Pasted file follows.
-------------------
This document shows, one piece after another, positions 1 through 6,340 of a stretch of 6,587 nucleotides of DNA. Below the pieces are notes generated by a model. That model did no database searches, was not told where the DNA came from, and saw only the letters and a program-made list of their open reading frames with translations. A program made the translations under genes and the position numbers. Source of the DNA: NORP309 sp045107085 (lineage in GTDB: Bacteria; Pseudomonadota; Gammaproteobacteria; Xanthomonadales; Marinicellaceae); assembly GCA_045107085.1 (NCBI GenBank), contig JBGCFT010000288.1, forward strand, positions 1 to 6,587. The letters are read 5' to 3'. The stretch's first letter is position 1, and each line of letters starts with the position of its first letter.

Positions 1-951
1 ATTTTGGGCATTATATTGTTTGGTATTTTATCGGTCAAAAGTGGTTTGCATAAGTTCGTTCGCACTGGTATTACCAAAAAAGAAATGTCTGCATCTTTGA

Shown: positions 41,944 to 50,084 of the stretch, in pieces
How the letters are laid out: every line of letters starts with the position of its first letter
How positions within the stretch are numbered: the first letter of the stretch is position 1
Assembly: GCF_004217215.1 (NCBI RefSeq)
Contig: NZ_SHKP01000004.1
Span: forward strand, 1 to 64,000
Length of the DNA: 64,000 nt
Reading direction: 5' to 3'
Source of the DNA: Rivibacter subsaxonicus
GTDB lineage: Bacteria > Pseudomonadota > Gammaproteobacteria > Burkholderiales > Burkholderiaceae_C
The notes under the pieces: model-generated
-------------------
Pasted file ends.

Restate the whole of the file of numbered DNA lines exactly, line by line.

This document shows, one piece after another, positions 1 through 6,340 of a stretch of 6,587 nucleotides of DNA. Below the pieces are notes generated by a model. That model did no database searches, was not told where the DNA came from, and saw only the letters and a program-made list of their open reading frames with translations. A program made the translations under genes and the position numbers. Source of the DNA: NORP309 sp045107085 (lineage in GTDB: Bacteria; Pseudomonadota; Gammaproteobacteria; Xanthomonadales; Marinicellaceae); assembly GCA_045107085.1 (NCBI GenBank), contig JBGCFT010000288.1, forward strand, positions 1 to 6,587. The letters are read 5' to 3'. The stretch's first letter is position 1, and each line of letters starts with the position of its first letter.

Positions 1-951
1 ATTTTGGGCATTATATTGTTTGGTATTTTATCGGTCAAAAGTGGTTTGCATAAGTTCGTTCGCACTGGTATTACCAAAAAAGAAATGTCTGCATCTTTGA

Shown: positions 41,944 to 50,084 of the stretch, in pieces
How the letters are laid out: every line of letters starts with the position of its first letter
How positions within the stretch are numbered: the first letter of the stretch is position 1
Assembly: GCF_004217215.1 (NCBI RefSeq)
Contig: NZ_SHKP01000004.1
Span: forward strand, 1 to 64,000
Length of the DNA: 64,000 nt
Reading direction: 5' to 3'
Source of the DNA: Rivibacter subsaxonicus
GTDB lineage: Bacteria > Pseudomonadota > Gammaproteobacteria > Burkholderiales > Burkholderiaceae_C
The notes under the pieces: model-generated